Review Summary: The album I always wanted Tyler, The Creator to make, until he made it.
It's hard to know where to start on this one. Really, I don't know what to make of CALL ME IF YOU GET LOST
at all. Should I start by saying it's a bizarre experience, to enjoy the majority of the songs on an album that I'm thoroughly disappointed by as a whole? That's probably too harsh, or my expectations on the cohesion front were set way too high by Tyler, The Creator's past, a burden it may be unfair to place on every LP he chooses to release. But I feel this way about the damn thing nevertheless – what's the point in acting otherwise?
Let's start from the top again. I'll lead with some positives - CALL ME IF YOU GET LOST
slaps, in the true, down-and-dirty hip-hop-head sense. The beats are trunk-rattling, filthy foot-stompers, the guests deliver the heat (Lil Wayne and Domo Genesis damn near showing up the whole album with their features), and most importantly: Tyler is rapping the fucking house down. It's been a while, right? IGOR
's fragile, heartfelt narrative didn't leave a lot of room for pure rap; you'd have to go back to 2018 loosies "POTATO SALAD" or "TIPTOE" to find T spitting bars as furiously as he does here. People were wondering if Tyler was ever as good a rapper as he is producer/director/composer extraordinaire, and the performer on CALL ME IF YOU GET LOST
clearly stepped in the booth hungry to prove that he was. There's frequent flow switches, multi-syllabic rhyme schemes, a 7-minute near-unbroken torrent of bars which ranks as the greatest rapping he's committed to tape (and goddamn, I'll get to that song later). This is undoubtedly his best work on a technical level, 50 minutes and change of thrilling hardcore heat. So why is it so damn unsatisfying?
Call it the burden of expectations, but the music reviewer in me still expects Tyler albums to feel like... albums. Flower Boy
excelled at weaving disparate threads into a satisfying tapestry; even Wolf
encourages you to make allowances for its filler with an interesting narrative. Then there's the fact that Tyler is, by far, the best self-advertiser in the business: when we all first learned about CALL ME IF YOU GET LOST
, I was almost more excited for the new era of videos, easter eggs and teasers than I was for the damn music. I wasn't let down there: gorgeous grainy film stock, Wes Anderson-worshipping cinematography, a hilarious skit called "BROWN SUGAR SALMON", it was all I could want from a New Tyler Era™. This new aesthetic promises a lot, a globetrotting adventure with detours into surreal comedy and lovestruck meanderings, Tyler with a chip on his shoulder to prove he can spit with the best of them powering it all. What it delivers is a bunch of songs with little to no relation to one another, barring the fact that they were presumably recorded somewhat concurrently.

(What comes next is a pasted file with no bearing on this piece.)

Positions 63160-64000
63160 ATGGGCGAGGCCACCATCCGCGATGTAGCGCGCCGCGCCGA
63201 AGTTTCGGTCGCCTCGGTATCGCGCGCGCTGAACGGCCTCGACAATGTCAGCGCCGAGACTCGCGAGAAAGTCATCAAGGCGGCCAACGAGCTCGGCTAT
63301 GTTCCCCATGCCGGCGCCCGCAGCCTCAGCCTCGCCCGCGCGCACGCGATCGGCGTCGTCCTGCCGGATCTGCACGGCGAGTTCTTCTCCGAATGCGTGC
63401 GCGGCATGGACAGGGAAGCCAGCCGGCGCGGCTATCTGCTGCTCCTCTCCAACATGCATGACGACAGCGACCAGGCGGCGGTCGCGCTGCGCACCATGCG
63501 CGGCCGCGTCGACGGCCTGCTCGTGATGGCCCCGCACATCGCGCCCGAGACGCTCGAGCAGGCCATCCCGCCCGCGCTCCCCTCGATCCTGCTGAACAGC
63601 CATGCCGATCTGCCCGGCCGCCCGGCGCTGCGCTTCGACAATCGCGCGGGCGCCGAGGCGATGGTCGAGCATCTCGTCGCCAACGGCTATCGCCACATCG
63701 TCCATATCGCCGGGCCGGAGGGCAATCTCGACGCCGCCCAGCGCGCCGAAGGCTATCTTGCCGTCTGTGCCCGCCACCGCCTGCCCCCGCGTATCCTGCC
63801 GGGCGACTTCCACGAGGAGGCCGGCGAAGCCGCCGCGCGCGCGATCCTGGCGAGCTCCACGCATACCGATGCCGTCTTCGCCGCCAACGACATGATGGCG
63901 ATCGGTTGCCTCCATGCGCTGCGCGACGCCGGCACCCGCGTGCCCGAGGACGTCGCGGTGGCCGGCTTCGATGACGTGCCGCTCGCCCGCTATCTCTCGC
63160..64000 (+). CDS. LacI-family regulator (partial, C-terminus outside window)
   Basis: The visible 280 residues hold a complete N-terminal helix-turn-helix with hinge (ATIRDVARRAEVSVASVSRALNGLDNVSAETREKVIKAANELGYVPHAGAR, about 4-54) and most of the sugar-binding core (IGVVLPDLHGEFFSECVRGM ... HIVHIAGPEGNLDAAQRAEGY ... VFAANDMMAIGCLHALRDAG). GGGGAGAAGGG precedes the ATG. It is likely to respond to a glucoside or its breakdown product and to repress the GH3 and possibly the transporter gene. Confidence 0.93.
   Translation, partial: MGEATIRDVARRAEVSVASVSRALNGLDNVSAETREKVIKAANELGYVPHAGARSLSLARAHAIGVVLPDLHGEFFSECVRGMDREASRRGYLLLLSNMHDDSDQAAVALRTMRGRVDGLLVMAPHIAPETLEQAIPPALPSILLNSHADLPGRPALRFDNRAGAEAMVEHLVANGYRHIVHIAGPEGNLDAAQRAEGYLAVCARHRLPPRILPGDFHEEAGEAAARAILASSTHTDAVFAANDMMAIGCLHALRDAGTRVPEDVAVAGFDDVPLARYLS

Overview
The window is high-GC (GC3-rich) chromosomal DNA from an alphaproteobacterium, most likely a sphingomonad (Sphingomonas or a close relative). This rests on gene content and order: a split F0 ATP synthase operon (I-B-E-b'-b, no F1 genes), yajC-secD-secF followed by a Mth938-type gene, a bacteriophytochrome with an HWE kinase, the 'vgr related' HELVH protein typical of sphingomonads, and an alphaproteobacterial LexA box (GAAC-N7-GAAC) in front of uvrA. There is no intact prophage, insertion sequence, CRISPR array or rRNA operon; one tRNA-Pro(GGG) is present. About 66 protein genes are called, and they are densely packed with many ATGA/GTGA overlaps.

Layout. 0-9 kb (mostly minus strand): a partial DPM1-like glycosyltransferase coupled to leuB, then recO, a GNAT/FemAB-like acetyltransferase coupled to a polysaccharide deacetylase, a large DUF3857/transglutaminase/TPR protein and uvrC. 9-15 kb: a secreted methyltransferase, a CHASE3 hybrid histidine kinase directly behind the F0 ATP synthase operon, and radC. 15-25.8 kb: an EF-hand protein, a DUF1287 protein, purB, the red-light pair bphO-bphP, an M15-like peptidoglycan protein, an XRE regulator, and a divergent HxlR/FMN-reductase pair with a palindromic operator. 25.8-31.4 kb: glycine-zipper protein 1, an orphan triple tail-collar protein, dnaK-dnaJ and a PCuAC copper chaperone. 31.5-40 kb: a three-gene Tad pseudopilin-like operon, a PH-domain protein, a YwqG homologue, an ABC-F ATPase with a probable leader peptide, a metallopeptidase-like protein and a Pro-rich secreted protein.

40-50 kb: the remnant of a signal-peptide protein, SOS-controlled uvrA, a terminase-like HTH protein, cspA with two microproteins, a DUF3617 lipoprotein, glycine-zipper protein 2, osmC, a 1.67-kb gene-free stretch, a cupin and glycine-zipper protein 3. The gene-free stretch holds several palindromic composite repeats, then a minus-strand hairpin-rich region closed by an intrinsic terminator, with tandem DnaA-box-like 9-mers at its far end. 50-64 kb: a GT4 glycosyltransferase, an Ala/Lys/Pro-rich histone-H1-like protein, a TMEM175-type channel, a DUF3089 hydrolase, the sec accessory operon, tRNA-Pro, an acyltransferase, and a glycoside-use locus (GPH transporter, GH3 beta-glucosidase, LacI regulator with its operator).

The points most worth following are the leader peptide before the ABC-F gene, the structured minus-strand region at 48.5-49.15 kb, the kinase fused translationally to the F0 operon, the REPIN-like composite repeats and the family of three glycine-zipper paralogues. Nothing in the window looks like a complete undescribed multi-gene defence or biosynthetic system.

In total fairness, this feeling is clearly by design. From the frequent (and ear-grating) DJ Drama interjections, short nasty songs and blown-out, aggressive mix, CALL ME IF YOU GET LOST
is trying to conjure the spirit of a certain breed of 2000s mixtape. It does a better job of doing this than, say, Kendrick Lamar's DAMN
, but that doesn't make it a less frustrating choice. Why model albums after mixtapes instead of, y'know, just dropping a mixtape? It's particularly egregious coming from Tyler, who in the second half of his career has become one of the best at putting together a capital-A Album. Plus it's not like the material here isn't crying out for a more careful hand in sequencing: most of these tracks seem borne from the fallout of the events described in "WILSHIRE", whether directly ("WUSYANAME", "SWEET", "CORSO") or in tone and emotional landscape (the more T talks about being fearless and blessed, the more one starts to wonder what it is he's avoiding saying). With some careful editing and a couple of rewrites, it's not hard to imagine the album that could have been.
But let's talk about "WILSHIRE" now, because fucking jesus, what a song
. My first instinct was to simply call it the best in his discography, and frankly it's not far off: eight-and-a-half minutes of volcanic, vitriolic honesty, like an emotional faucet in Tyler just burst and he kept spitting until the story was done. It's such a phenomenal achievement I can almost ignore all its problems: how it sounds like the centrepiece of an album that doesn't exist; how the panning in the right channel is so loud my ear hurts when I play it with headphones; how the mixtape format culminates in "WILSHIRE" being bookended by the faceless "JUGGERNAUT" and the anti-climactic throwback bait "SAFARI". That's the heart of the issue, really: Tyler is rapping better than ever, but his artistic instincts have regressed beyond reason. There's a fundamental disconnect in an album that follows the complex, beautiful emotional bloodletting of "WILSHIRE" with a song featuring a deeply unfortunate r-slur, and this album simply isn't fleshed-out enough to convincingly engage with the emptiness that disconnect leaves.
So what are we left with? A good-to-great set of songs, that would make a fire mixtape if you cut the energy-draining bores "RUNITUP" and "I THOUGHT YOU WANTED TO DANCE"? A half-finished classic album, powered by reckless abandon and thrilling energy, but too scattershot to make it over the finish line? It's both, and neither, and I don't know, man. I should probably just turn reviewer brain off and enjoy the bars - although it's hard when the fader during Domo's verse on "MANIFESTO" seems to be randomly jumping up and down with no volume control. CALL ME IF YOU GET LOST
is too busy shooting itself in the foot and calling it coming down to earth to be complete, but following along with its fragmented course down is still an exercise worth engaging in. Gimme a few more listens, Tyler, and maybe I'll be able to keep pace with you.